8 Printer Market Trends To Watch

Fit To Print

The "paperless office" hasn't arrived for most of us, and it's not about to any time soon, according to Keith Kmetz, program vice president for imaging, printing and document solutions at research firm IDC. On the whole, printing "is a maturing business, but it is a mission-critical function," Kmetz told CRN. "It is something that businesses need -- even with the many initiatives that may be moving away from printing." Major trends affecting the office printer industry include shifts toward multifunction printers and inkjet technology, and heightened competition in the A3 market. Meanwhile, managed print services are expected to become a greater focus for small and midsize businesses, creating major new opportunities for solution providers.

As part of CRN's Printer Week 2017, we've rounded up eight of the top trends to watch in the printer market.

Generational Differences

The "millennial factor" is driving major change in the office in many ways, including around printing. Millennial-aged employees tend to prefer working on digital devices and thus "work differently than somebody who's older, who's used to making marks on paper while doing work " Kmetz said. But most businesses won't be able to just eliminate their printing fleet outright because employers typically have a range of generations in an office. "The market has to cater to a number of generations in the workforce -- some who rarely print, some who print everything they want to get their hands on," Kmetz said.

Multifunction Vs. Single Function

Multifunction printers (or MFPs) -- with functionality including printing, copying, scanning and faxing -- are increasingly displacing single-function printers. MFP shipments surpassed single-function device shipments in 2016, according to IDC research, and MFPs are expected to widen their lead over single-function printers in coming years. The shift is coming as businesses pursue cost efficiencies and as management of printing fleets continues to improve, Kmetz said.

Inkjet Vs. Laser

Laser printing technology has long dominated the office, and research form Gartner reports that inkjet printers accounted for less than 8 percent of office print volumes in 2016. But inkjet technology has come a long way in terms of print quality and speed, and inkjet is generally less costly than the average laser printer (thanks in part to lower costs for supplies and power with inkjet). As vendors such as HP Inc. and Epson push the technology, acceptance of inkjet is only expected to increase -- particularly in small and midsize businesses. As a result, Gartner forecasts that inkjet will grow to account for 15 percent of office print volumes by 2020.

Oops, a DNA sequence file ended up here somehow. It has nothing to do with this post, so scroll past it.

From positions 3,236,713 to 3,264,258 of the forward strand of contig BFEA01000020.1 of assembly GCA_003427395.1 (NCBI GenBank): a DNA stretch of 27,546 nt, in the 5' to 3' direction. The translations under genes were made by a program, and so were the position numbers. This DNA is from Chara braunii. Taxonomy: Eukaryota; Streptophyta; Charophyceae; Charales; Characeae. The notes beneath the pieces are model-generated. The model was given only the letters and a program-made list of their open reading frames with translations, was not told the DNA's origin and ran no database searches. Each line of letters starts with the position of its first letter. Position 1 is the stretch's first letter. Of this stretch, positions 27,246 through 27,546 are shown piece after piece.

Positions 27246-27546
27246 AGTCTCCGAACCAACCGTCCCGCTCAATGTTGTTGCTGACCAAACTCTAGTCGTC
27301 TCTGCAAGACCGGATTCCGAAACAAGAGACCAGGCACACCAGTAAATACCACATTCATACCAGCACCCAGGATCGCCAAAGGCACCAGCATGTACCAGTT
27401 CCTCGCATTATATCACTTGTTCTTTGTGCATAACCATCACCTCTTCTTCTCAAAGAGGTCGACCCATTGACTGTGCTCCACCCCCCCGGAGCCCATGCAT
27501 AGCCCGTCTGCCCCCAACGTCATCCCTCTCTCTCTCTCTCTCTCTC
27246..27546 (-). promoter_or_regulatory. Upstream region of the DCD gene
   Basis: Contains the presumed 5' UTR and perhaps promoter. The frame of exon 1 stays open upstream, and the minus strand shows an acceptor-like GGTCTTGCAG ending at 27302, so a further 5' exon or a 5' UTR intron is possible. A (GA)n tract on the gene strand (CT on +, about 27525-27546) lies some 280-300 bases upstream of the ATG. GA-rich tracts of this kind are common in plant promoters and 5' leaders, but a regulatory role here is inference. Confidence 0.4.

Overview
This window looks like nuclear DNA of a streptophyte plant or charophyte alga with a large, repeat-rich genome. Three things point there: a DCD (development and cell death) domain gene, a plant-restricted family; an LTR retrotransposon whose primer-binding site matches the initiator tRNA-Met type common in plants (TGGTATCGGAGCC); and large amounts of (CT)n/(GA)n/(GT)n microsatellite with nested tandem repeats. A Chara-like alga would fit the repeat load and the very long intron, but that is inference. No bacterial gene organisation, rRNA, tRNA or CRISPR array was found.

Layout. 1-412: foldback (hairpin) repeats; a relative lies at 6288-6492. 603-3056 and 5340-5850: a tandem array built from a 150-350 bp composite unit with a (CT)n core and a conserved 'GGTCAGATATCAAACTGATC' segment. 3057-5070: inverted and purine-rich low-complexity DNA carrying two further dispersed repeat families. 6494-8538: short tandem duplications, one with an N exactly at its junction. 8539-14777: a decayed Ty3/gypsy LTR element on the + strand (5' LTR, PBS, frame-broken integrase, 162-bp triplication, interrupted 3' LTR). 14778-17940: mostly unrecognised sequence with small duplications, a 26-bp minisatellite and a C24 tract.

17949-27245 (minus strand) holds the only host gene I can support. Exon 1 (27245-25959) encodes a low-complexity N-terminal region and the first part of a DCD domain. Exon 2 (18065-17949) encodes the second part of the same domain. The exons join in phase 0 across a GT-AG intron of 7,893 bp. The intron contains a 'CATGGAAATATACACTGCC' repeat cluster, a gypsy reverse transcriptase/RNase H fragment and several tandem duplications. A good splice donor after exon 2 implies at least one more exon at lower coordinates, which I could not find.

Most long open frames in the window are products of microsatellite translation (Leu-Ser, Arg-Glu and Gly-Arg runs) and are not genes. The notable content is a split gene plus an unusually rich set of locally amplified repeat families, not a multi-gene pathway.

A3 Market Competition

The market for A3 devices -- which are able to handle 11 x 17-inch paper in addition to 8 x 12-inch -- is a massive one, at an estimated $55 billion a year. The competition is now heating up, as HP Inc. aims to disrupt the market with new A3 offerings based on its PageWide (inkjet) technology that were unveiled in September. A3 was also a key driver behind HP's $1.05 billion acquisition deal for Samsung's printer business, which is expected to close this fall. Meanwhile, other printer vendors aren't sitting still, with Canon rolling out new A3 printers for its third-generation imageRunner Advance line at a steady clip and Xerox launching 17 new A3 printers in March.

Managed Print Services Growing In SMBs

Managed print services (or MPS), which aim to optimize printer usage to save resources and money, are becoming an option for a greater number of service providers thanks in part to the large number of print management software options out there. The existence of more MPS providers -- and lower pricing from higher competition -- are poised to bring MPS to more types of businesses, especially those in the small and midsize segments, according to Gartner. And channel partners -- many of which focus on SMBs -- are expected to reap 30 percent of MPS revenue by 2020, up from 20 percent currently, Gartner said.

MPS Providers Expand Their Sights

Even as managed print services grow, providers of MPS are starting to branch out in order to have a role with customers that goes beyond traditional print. "They're now extending that value to the IT environment, to provide a type of service offering that will enable the end user to better manage its entire IT landscape," Kmetz said. "Just doing print solutions is significant, but if you're helping a customer manage its IT environment, you're now critically important to a customer." One example of the trend is Konica Minolta's acquisition in 2011 of All Covered, an IT service provider focused on areas including cybersecurity and cloud.

Document Security

The concept of document security -- ensuring that the right person gets their printed document -- sounds simple on the face of it, but hasn't caught on completely yet, according to Keith Fenton, software and solutions marketing manager for Oki Data Americas. "A damaging breach could even be as simple as a confidential document that was never retrieved and fell into the wrong hands," Fenton said. "This situation becomes more likely as companies work to consolidate their printing fleets." The most efficient solution, Fenton said, is to implement devices with document control. Options include having employees swipe their ID badge, or enter a username and password, in order to retrieve sensitive documents from a printer.


In September, HP Inc. unveiled a deal to acquire Samsung's printer business for $1.05 billion. The acquisition is expected to close by the fall of 2017 -- and there could be more combinations to come in the printer space as the industry continues going through such major changes. "I wouldn't be surprised to see more consolidation," IDC's Kmetz said. "I don't think it's going to be widespread, but we could see more of that shrinking of the number of providers in the market."